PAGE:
outsourcing sales expansion


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Questions to ask your future outsourcing business partner during screening:

  • What are your core sales competencies, e.g. consumer sales, B2B sales-specific, or something else?
  • Can you outline your organization’s sales expertise in a vertical or channel and demonstrate the depth of knowledge required?
  • Can you illustrate your firm’s proven track record of selling in the enterprise, mid-market, or small business segments? 
  • How will your company support and enable expansion into a new geography or market segment?
  • Does your team possess the depth of experience to have executive and decision-maker business conversations?
  • What tools and technologies do you leverage for successful sales acceleration and why?
  • What level of return can I expect from our engagement, and are you willing to share risk relative to results delivered?

2. Do Play An Active Role In The Partnership

The real work begins once you select an outsourced sales provider and complete the onboarding process. Success comes from taking a collaborative approach. Devote your time and energy to building better business relationships with your new sales partner.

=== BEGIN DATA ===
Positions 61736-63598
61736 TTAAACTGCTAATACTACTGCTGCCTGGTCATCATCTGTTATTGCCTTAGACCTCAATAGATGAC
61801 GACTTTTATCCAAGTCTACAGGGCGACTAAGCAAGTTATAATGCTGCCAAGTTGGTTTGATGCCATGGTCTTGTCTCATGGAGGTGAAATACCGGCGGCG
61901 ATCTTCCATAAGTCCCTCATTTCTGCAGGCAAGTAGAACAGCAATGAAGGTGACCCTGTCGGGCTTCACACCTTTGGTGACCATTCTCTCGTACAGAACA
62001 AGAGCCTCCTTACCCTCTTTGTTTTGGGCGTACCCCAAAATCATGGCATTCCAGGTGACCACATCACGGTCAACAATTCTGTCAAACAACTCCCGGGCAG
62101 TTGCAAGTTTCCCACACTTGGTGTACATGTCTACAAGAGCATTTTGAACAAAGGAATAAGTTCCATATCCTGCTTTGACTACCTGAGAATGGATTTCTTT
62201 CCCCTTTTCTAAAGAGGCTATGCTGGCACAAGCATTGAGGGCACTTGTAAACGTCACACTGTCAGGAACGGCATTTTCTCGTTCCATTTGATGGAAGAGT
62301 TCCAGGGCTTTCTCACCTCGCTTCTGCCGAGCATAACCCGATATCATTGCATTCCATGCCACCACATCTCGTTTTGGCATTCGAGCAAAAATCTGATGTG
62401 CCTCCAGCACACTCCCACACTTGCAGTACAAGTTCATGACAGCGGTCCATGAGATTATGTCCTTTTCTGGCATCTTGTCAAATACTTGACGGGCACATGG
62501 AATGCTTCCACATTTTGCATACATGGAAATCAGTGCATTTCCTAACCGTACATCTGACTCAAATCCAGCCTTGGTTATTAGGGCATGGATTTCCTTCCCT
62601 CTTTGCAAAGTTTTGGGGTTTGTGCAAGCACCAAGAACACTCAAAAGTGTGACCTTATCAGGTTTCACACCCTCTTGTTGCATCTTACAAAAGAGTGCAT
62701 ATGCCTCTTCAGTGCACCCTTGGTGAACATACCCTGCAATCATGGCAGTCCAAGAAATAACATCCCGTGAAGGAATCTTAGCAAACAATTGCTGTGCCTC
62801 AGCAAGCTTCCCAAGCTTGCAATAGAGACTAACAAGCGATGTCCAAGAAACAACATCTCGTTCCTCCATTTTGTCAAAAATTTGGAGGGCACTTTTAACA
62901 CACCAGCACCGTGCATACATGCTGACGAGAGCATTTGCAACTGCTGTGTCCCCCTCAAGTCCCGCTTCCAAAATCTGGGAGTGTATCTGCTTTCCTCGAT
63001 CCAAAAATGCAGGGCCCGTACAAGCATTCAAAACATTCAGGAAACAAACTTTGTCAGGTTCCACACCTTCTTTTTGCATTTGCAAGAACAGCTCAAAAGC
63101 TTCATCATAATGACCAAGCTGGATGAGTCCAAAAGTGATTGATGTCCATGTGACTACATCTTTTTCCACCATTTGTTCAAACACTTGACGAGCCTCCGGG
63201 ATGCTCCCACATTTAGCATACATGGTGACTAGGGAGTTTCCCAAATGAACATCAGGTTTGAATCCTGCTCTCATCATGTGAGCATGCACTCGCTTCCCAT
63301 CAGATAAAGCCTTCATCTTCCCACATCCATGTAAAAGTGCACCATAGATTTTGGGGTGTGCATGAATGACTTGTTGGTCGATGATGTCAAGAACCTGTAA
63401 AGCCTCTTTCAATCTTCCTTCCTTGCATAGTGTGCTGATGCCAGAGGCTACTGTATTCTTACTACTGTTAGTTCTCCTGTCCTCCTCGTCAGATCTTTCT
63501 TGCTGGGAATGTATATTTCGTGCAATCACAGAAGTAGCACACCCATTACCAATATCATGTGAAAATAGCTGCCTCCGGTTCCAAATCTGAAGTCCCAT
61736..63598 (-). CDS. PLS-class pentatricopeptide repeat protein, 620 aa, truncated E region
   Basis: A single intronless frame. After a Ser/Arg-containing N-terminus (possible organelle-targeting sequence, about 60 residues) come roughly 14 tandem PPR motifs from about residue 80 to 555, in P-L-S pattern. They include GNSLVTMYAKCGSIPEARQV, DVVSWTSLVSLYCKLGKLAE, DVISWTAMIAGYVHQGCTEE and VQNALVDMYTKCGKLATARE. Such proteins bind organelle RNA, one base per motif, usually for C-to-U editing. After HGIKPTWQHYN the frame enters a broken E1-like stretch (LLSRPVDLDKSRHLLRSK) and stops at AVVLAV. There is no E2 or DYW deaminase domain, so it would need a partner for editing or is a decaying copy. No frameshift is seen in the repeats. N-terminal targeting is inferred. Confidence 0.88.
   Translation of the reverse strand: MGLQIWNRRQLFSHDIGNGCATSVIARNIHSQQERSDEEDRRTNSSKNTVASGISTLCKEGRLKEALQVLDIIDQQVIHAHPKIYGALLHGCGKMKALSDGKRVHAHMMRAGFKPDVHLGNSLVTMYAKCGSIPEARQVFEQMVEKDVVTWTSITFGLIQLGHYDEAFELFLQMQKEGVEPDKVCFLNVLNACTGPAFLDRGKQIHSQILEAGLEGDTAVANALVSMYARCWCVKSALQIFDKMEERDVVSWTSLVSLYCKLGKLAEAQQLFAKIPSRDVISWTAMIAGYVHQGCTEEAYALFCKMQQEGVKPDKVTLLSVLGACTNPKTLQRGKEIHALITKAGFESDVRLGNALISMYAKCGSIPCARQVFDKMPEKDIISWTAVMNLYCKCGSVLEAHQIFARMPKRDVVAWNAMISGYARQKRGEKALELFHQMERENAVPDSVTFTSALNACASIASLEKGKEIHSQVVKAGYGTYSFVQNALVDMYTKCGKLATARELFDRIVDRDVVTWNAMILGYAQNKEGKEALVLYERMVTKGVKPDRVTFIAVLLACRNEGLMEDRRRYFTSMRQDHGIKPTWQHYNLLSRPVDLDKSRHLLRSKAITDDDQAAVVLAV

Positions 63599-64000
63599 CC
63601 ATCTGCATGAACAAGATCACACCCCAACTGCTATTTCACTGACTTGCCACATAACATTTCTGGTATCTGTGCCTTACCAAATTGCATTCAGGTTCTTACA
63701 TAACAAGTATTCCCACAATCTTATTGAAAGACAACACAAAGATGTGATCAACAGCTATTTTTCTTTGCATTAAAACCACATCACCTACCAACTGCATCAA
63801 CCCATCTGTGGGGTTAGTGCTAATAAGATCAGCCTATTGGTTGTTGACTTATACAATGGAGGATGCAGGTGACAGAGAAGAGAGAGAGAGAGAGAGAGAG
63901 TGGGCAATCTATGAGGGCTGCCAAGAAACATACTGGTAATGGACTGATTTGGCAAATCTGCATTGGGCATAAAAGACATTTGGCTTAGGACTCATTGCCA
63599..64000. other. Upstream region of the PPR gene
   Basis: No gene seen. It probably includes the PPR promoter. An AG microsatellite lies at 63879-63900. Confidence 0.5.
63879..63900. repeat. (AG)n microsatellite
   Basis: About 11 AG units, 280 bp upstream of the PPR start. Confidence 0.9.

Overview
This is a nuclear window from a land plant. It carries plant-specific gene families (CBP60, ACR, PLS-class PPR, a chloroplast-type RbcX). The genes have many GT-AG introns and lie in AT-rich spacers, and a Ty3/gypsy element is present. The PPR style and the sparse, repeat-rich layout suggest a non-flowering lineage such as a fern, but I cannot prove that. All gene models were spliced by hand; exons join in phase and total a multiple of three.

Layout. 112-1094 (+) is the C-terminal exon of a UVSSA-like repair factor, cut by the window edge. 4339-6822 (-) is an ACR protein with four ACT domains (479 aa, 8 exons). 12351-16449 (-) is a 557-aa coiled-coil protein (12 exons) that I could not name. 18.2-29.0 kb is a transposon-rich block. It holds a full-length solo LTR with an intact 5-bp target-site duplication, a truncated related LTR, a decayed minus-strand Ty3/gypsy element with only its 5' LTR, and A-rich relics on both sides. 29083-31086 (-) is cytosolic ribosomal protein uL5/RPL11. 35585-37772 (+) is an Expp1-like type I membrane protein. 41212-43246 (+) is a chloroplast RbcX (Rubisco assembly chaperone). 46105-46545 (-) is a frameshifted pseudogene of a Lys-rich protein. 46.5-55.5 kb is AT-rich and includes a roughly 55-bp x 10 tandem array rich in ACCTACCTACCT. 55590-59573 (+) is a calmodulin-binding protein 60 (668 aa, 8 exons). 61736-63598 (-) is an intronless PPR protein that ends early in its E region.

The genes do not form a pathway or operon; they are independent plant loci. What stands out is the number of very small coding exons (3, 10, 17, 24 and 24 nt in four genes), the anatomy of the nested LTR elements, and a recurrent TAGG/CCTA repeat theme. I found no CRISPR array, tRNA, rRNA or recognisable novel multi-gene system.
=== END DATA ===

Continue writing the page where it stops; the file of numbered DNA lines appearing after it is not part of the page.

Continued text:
Just as you constantly interact with and guide your internal team, you need to be an active participant in your newly formed outsourced sales partnership.

How to maximize engagement with your new partner:

  • Understand their selling process – from generating leads to closing deals.
  • Train the extension of your sales team as you would internal hires.
  • Make sure they are educated on your business’s strategies, processes, goals, and KPIs.
  • Provide the team with relevant and available sales enablement materials, so they don’t waste valuable time searching for or recreating content.
  • Meet with your outsourced team on a regular basis and challenge them and their activities, objectives, and results. Participate in weekly touch-base meetings to stay connected on performance, gaps, and key initiatives.
  • Loop your outsourced sales team management into internal meetings that cover forecasting, business strategy, and key sales/marketing objectives. 
  • When you set goals, hold the outsourced team to them. Evaluate the reality of those goals often. Work closely with your outsourced team to drive alignment on what success looks like. Don’t do this only once a quarter. 

    3. Do ensure sales and marketing are aligned

    Maintaining constant alignment with your extended sales team is critical. It’s equally important to connect them and insert them into your marketing processes. If you didn’t previously have an in-house sales function before adding an outsourced sales arm, your new team can easily become disconnected from your company’s marketing strategy.